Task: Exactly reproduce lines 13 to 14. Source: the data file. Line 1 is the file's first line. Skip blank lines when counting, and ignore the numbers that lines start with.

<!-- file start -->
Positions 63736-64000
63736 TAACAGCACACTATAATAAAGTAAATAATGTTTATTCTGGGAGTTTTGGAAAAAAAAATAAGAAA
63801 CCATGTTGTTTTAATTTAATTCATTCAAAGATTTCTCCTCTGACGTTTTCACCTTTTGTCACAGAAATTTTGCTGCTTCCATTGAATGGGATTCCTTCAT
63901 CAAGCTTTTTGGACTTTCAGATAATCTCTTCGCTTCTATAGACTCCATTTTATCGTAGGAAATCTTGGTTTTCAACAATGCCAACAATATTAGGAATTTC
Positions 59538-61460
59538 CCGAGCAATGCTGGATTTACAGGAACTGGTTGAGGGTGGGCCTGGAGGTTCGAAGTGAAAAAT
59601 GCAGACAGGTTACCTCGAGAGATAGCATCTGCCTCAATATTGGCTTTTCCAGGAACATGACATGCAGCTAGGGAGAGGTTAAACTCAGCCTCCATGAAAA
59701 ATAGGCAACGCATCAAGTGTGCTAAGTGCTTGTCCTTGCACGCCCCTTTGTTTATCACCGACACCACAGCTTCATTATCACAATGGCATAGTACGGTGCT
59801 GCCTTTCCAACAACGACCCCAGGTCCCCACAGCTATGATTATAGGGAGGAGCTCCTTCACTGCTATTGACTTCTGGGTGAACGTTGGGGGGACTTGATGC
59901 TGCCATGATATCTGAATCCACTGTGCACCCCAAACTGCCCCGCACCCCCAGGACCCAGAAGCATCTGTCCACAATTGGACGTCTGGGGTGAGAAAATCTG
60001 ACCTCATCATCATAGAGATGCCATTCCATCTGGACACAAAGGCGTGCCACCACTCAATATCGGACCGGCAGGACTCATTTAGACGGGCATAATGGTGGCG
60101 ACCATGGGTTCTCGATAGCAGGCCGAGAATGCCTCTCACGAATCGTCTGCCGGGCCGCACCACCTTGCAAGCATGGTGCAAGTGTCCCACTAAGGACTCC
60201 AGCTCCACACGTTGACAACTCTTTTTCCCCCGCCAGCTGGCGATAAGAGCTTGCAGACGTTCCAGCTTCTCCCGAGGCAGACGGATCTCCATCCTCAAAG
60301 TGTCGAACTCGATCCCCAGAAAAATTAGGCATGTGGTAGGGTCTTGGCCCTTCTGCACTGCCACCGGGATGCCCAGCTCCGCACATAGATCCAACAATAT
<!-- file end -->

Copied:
60201 AGCTCCACACGTTGACAACTCTTTTTCCCCCGCCAGCTGGCGATAAGAGCTTGCAGACGTTCCAGCTTCTCCCGAGGCAGACGGATCTCCATCCTCAAAG
60301 TGTCGAACTCGATCCCCAGAAAAATTAGGCATGTGGTAGGGTCTTGGCCCTTCTGCACTGCCACCGGGATGCCCAGCTCCGCACATAGATCCAACAATAT